I know don’t know who thought of this first but it was pretty neat. I recently bought a couple of these figure 8’s with the idea that I could do the same, but I just couldn’t bring myself to just wrap flat bands on it. I finally got to making my own figure 8 slinger, this is how.
Most often, aluminum climbing descender figure 8 slingshots are made simply by cutting the larger ring in half and then wrapping some flat bands on the top. I don’t really like OTT (Over The Top) slingshots and still much prefer TTF (Through The Fork), I also have been getting back into tube shooting for ease of use and the quiet release sound.
The figure 8 descenders are used in climbing and repelling as a means to slow down the rope via friction. They have since been retiree to just controlling gear and less humans but they are still used in climbing. They are mostly made from aluminum with some steel varieties. They are sized perfectly for the hand and as recent history has prooven, they make great slingshots.
Here’s how I made mine.
Lets start with cutting the larger ring, not quite in half but close. A metal chop saw makes short work of this step.
The edges are ragged and uneven, so a disc sander and a belt sander trues up the ends. These will become the fork tips. At this point, some would stop here after some rounding of the tips, band some Theraband to it and call it day.
Having never seen a version of this kind of slingshot that can shoot rubber tubes, I decided to venture down that road. I scribed the centres of the tips and drill the holes out to 7/32″ and finish with a chamber bit to knock down the edges of the hole. Rubber doesn’t like edges. My mill’s vice is only so big so when I want to clamp something larger, like this slingshot, I use two quick clamps to apply even pressure on the object with in the vice.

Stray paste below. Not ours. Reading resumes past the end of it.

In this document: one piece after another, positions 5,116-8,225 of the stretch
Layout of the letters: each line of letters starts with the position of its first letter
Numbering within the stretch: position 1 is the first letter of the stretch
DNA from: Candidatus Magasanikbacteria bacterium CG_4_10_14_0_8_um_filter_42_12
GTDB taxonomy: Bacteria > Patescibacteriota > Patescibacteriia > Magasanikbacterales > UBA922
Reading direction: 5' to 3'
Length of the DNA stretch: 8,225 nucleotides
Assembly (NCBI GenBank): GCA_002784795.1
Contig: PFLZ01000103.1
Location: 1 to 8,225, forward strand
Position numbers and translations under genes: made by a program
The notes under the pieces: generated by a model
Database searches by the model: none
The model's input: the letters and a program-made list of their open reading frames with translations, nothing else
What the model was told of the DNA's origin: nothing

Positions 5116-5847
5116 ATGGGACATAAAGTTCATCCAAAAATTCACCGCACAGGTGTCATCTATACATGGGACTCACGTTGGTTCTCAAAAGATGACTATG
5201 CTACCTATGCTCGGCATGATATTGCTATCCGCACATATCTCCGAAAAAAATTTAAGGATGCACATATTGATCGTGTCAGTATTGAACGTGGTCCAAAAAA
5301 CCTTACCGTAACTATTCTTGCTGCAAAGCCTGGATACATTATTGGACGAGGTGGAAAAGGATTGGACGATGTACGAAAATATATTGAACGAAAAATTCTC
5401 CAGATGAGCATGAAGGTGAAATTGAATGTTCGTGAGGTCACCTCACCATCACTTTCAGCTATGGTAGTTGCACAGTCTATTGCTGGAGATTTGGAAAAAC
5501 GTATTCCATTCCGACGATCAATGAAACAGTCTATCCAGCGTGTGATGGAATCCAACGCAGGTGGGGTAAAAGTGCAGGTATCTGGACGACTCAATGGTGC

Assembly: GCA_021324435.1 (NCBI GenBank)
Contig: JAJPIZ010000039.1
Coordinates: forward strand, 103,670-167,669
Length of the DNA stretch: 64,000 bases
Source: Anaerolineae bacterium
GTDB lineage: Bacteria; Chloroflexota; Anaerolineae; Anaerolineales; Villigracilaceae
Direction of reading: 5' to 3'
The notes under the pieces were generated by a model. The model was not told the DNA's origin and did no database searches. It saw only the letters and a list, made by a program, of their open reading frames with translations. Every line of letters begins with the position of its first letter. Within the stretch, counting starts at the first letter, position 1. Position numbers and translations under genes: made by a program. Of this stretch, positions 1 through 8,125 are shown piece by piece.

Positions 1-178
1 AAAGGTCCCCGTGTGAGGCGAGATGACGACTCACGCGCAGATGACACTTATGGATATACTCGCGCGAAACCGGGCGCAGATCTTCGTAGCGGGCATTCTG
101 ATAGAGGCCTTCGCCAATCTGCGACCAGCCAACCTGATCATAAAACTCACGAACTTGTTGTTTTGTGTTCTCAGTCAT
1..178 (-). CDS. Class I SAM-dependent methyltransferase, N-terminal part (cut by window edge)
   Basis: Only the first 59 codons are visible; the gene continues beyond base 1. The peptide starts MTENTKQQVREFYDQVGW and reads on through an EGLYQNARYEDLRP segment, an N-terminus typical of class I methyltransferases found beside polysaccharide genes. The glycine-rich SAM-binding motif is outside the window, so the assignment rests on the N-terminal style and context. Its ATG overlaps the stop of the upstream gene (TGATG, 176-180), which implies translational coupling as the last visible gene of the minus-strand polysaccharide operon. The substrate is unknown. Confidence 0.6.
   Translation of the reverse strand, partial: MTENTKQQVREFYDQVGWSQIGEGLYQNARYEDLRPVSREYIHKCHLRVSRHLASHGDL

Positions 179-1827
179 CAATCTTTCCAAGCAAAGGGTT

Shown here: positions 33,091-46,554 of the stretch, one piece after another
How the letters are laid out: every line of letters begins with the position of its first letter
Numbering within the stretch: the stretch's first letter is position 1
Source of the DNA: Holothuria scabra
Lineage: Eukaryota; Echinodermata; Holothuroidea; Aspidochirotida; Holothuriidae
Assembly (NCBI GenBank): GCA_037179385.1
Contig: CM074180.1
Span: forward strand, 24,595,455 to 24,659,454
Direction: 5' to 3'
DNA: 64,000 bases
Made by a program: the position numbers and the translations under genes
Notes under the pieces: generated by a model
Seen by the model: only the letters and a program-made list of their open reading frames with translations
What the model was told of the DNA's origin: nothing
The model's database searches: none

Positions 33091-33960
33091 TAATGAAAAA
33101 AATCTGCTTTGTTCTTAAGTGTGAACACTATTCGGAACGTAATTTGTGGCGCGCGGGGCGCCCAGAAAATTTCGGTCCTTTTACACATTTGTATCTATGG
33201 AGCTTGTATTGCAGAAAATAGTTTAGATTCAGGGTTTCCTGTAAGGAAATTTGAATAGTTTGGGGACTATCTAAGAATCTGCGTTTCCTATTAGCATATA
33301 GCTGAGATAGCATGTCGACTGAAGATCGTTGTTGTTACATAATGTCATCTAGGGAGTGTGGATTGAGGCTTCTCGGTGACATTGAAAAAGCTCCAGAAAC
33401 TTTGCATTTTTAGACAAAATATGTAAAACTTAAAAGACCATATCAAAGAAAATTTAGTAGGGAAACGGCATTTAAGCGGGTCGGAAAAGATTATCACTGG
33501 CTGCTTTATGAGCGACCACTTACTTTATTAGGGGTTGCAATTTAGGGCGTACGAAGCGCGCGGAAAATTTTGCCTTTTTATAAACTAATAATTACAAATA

A couple of quick process images and few test shots with a set of bands. Not quite done yet…
The smooth anodized aluminum is quite slippery so the next steps address this as well some aesthetic concerns. Body of the slingshot is masked with tape so the vice would not mar the finish. Then the tips of the forks are sanded with a nail file to remove the anodizing.
After the rough sanding was done, a Scotcb-brite drum wheel was used to knock down all the scuffs. It’s at this step that I decide that this slingshot will be name the 505 Yoke, as it’s emblazoned on it.
Then some diamond compound polishing with a felt cone. Shiny!
After a painfully slow process, some black 5080 rubber tubing was slid onto the forks so that the aforementioned slipperiness is eliminated.
The 505 Yoke is essentially done, just needs some bands.
Awesome slingshot unlocked!
Of course, no slingshot project at Metro Grade Goods is complete without a trip to the Photoshop.
Then some actual Photoshopping.
The final results, the Metro Grade Goods 505-Yoke slingshot.
Thanks for reading another Metro Made post, it’s always fun to share and learn along the way.
I still have 2 more of these figure 8’s..maybe you’ll see one on the shop.